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FAX 920-287-7969
Available M-F from 8 am to 8 pm

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Some people are very sensitive to molds. For these people, exposure to molds can cause symptoms such as nasal stuffiness, eye irritation, wheezing, or skin irritation. Anyone allergic to mold can develop symptoms within minutes after exposure. There are over 1,000 species of molds and not all are considered bad. Mold needs moisture, oxygen, and a food source to grow and can be found everywhere.

Spore traps are the most commonly used method of collecting air samples to determine if there is a possibility of amplification of mold within a building. The samples are collected using very specific protocols. Training and equipment calibration is necessary to ensure the results are repeatable. One the samples are collected and identified and all relevant environmental data is documented a chain of custody form is completed by the field technician. The samples along with the chain of custody is carefully packaged and shipped to the laboratory for analysis. It is important to understand this is taking a snapshot in time and will document the conditions at the time the samples were collected. Weather, humidity levels, temperature, and how stirred up the air is will all have an impact on sample collection. 

There are no federal standards established for acceptable levels of mold found within a structure as there are many factors that can contribute to a healthy or unhealthy environment. In our opinion, there are two primary uses for conducting this type of test. First, the lab will classify mold spores type. There are some types of mold that should not be found within a building and if they show up in the sample more investigation will be necessary. The second use is to determine the overall quantity of mold spores present within the sample. We recommend a minimum of two samples be collected. One from the outside or other control area like a common entryway and at least one sample of the area that is suspected to have a problem like a basement or an area that may have had some water intrusion occur. It's always best to sample as much as possible to draw a more detailed picture of the building being investigated. 

Below is a reference table that is used to help understand some of the numbers that will be in any laboratory analysis of a spore trap. This is just a rule of thumb as there are many environmental factors that will impact the overall results. For example, a home in a heavily wooded area near a lake will naturally have higher levels of spores in the air than a home in an arid climate. The center column references the spore counts per cubic meter of air that were in the spore trap. It is desirable to find spore counts of the indoor sample to be less than the outdoor or control sample. 

Typical Indoor Mold Spore Concentration Ranges

Description Spores (cts/m3) Predominant Types *
"Clean" non-HVAC supplied Buildings. less than 2,000 Total for all spore types
“Clean” HVAC supplied buildings less than 1,000 Total for all spore types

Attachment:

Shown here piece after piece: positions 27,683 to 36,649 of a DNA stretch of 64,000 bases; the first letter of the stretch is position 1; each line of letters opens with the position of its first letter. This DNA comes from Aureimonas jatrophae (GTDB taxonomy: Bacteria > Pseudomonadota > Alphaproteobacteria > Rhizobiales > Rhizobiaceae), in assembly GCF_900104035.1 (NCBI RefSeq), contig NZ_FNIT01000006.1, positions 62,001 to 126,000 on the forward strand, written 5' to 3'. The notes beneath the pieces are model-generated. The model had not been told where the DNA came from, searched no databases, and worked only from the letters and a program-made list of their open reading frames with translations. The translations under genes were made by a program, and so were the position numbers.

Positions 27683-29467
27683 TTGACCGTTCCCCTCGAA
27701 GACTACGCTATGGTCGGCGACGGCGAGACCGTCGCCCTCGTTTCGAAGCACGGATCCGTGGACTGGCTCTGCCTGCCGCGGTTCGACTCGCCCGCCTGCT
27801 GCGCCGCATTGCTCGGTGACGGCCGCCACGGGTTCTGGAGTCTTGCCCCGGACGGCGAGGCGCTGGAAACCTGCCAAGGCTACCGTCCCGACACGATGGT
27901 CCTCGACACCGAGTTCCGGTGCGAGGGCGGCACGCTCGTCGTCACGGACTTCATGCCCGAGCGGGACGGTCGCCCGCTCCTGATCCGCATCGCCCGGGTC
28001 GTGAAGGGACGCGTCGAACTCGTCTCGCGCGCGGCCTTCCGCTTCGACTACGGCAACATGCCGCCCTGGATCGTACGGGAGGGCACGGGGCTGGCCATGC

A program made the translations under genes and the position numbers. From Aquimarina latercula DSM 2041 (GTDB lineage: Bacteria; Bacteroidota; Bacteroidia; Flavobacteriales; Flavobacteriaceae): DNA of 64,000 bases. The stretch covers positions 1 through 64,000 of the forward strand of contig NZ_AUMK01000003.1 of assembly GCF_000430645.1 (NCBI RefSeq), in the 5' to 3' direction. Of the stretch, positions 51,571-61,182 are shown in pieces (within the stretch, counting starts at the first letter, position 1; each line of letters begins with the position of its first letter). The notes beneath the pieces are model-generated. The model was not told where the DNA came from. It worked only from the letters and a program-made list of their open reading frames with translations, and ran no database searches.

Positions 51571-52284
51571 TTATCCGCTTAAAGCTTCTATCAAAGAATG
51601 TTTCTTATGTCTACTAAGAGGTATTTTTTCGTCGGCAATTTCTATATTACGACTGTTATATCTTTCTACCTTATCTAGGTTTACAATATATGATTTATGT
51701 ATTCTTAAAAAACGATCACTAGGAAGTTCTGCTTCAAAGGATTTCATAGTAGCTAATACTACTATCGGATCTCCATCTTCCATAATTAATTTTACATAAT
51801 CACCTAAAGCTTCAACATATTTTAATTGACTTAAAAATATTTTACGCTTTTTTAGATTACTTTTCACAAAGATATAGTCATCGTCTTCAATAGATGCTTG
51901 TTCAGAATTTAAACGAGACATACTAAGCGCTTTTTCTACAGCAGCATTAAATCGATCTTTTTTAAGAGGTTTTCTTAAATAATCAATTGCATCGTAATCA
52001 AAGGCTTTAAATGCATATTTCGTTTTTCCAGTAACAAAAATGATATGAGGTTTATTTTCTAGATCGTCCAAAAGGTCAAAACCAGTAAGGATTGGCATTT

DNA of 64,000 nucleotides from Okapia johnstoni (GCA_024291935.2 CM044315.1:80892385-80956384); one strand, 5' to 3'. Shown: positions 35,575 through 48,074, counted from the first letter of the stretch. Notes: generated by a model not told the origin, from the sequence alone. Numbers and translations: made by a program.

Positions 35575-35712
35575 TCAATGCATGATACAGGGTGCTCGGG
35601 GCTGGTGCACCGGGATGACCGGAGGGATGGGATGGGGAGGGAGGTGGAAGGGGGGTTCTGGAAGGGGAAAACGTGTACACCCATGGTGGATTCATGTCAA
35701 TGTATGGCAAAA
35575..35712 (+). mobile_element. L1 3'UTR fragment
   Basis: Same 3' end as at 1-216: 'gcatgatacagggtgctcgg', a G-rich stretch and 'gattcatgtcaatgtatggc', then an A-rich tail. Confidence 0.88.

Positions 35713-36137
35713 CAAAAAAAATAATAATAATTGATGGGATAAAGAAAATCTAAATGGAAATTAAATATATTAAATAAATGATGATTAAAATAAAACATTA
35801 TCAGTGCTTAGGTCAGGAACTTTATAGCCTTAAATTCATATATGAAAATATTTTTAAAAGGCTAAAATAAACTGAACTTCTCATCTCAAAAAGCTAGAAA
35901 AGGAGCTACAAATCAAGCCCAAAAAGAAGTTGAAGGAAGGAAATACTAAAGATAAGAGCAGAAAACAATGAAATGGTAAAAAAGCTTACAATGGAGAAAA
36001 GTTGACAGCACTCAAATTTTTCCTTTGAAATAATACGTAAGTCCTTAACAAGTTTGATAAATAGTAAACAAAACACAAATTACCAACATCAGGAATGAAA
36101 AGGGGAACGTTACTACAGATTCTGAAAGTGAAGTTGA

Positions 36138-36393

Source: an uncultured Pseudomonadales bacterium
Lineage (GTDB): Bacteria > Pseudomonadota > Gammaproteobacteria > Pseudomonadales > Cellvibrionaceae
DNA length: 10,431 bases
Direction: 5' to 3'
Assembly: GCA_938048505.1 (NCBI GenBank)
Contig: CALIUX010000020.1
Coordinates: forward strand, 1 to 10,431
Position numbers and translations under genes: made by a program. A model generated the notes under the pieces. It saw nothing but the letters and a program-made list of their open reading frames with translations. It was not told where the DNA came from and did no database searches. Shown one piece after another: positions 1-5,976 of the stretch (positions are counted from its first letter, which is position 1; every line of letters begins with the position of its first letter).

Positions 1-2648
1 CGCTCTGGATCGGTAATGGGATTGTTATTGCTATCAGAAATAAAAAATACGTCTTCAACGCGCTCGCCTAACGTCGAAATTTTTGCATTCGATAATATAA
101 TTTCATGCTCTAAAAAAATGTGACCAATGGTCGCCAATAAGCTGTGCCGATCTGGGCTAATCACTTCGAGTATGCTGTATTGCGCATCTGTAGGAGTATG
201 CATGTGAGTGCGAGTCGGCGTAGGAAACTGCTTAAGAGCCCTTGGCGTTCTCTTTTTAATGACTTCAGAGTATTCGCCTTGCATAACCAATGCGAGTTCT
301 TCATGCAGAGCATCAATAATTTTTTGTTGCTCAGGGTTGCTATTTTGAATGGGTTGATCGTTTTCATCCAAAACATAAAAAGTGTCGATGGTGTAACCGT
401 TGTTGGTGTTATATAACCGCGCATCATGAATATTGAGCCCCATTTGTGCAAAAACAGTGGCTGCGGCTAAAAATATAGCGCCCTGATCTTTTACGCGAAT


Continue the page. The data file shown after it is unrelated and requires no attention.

Typical “Clean” Residential less than 700

Penicillium, Aspergillus

Possible Indoor Amplification 1,000 - 5,000 Penicillium, Aspergillus, Cladosporium
Indoor Amplification likely present 5,000 - 10,000

Penicillium, Aspergillus, Cladosporium

Chronic Indoor Amplification 10,000 - 500,000

Penicillium, Aspergillus, Cladosporium

Inadequate flood cleanup or active Indoor demolition of contaminated surfaces 50,000 - 10,000,000 Penicillium, Aspergillus, Stachybotrys, Cladosporium, Chaetomium, Basiomycetes, Tricoderma, Ulocladium, etc.

There are several molds that are known to be extremely hazardous to humans. They consist of Chaetomium (pronounced Kay-toe-MEE-yum) and Stachybotrys chartarum (pronounced Stack-ee-BOT-ris Shar-TAR-um). These types of mold are found naturally in the woods and are important to help decompose dead organic material but should not be present within a building. You can see in the table above these types are typically found within buildings that have experienced flood damage.

It is important to control the overall relative humidity levels within the home to be within 20% to 65%. That may mean you will need to run a dehumidifier during the summer months, regularily maintain and adjust your whole home humidifier during the winter months. Ensure your bathroom and kitchen fans exhaust the indoor air to the exterior of the building and not into the attic space. And keeping your gutters clean and gutter extensions at least 5 to 10 feet away from your foundation. We have also seen homes that use a dryer duct bypass that diverts the dryer exhaust back into the home. We do not recommend using these types of devices at all. If you see condensation or ice forming on the inside of your windows at anytime is a good indication that you have to much moisture in the air. Good housekeeping and regular home owner maintenance will help you reduce the likelihood of mold contamination within your home. Medical questions about mold are for the Health Care Professionals to address.




Greg Liebig, CMI, CIAQT
Certified Master Inspector
B.S. Degree in Mechanical Engineering
WI License #1955-106

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